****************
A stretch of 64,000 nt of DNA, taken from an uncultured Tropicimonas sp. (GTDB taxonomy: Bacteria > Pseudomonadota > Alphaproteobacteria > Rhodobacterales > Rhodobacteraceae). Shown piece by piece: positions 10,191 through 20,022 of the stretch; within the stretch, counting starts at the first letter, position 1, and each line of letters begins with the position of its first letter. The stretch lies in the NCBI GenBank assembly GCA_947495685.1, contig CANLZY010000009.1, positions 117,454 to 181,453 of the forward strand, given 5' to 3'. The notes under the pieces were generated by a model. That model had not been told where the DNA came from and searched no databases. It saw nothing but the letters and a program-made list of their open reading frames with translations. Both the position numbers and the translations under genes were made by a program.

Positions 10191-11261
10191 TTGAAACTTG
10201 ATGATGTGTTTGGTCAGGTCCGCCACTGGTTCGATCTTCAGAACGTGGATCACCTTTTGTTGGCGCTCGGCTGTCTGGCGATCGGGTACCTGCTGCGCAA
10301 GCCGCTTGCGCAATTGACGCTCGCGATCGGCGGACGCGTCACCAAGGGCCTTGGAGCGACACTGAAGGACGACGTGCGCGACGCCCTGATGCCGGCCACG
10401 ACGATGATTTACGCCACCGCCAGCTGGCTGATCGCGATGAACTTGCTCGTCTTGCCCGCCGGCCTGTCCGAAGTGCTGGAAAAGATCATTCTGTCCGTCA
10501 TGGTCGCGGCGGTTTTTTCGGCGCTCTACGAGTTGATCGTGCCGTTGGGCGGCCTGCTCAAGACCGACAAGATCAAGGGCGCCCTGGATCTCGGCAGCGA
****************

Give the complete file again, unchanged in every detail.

A stretch of 64,000 nt of DNA, taken from an uncultured Tropicimonas sp. (GTDB taxonomy: Bacteria > Pseudomonadota > Alphaproteobacteria > Rhodobacterales > Rhodobacteraceae). Shown piece by piece: positions 10,191 through 20,022 of the stretch; within the stretch, counting starts at the first letter, position 1, and each line of letters begins with the position of its first letter. The stretch lies in the NCBI GenBank assembly GCA_947495685.1, contig CANLZY010000009.1, positions 117,454 to 181,453 of the forward strand, given 5' to 3'. The notes under the pieces were generated by a model. That model had not been told where the DNA came from and searched no databases. It saw nothing but the letters and a program-made list of their open reading frames with translations. Both the position numbers and the translations under genes were made by a program.

Positions 10191-11261
10191 TTGAAACTTG
10201 ATGATGTGTTTGGTCAGGTCCGCCACTGGTTCGATCTTCAGAACGTGGATCACCTTTTGTTGGCGCTCGGCTGTCTGGCGATCGGGTACCTGCTGCGCAA
10301 GCCGCTTGCGCAATTGACGCTCGCGATCGGCGGACGCGTCACCAAGGGCCTTGGAGCGACACTGAAGGACGACGTGCGCGACGCCCTGATGCCGGCCACG
10401 ACGATGATTTACGCCACCGCCAGCTGGCTGATCGCGATGAACTTGCTCGTCTTGCCCGCCGGCCTGTCCGAAGTGCTGGAAAAGATCATTCTGTCCGTCA
10501 TGGTCGCGGCGGTTTTTTCGGCGCTCTACGAGTTGATCGTGCCGTTGGGCGGCCTGCTCAAGACCGACAAGATCAAGGGCGCCCTGGATCTCGGCAGCGA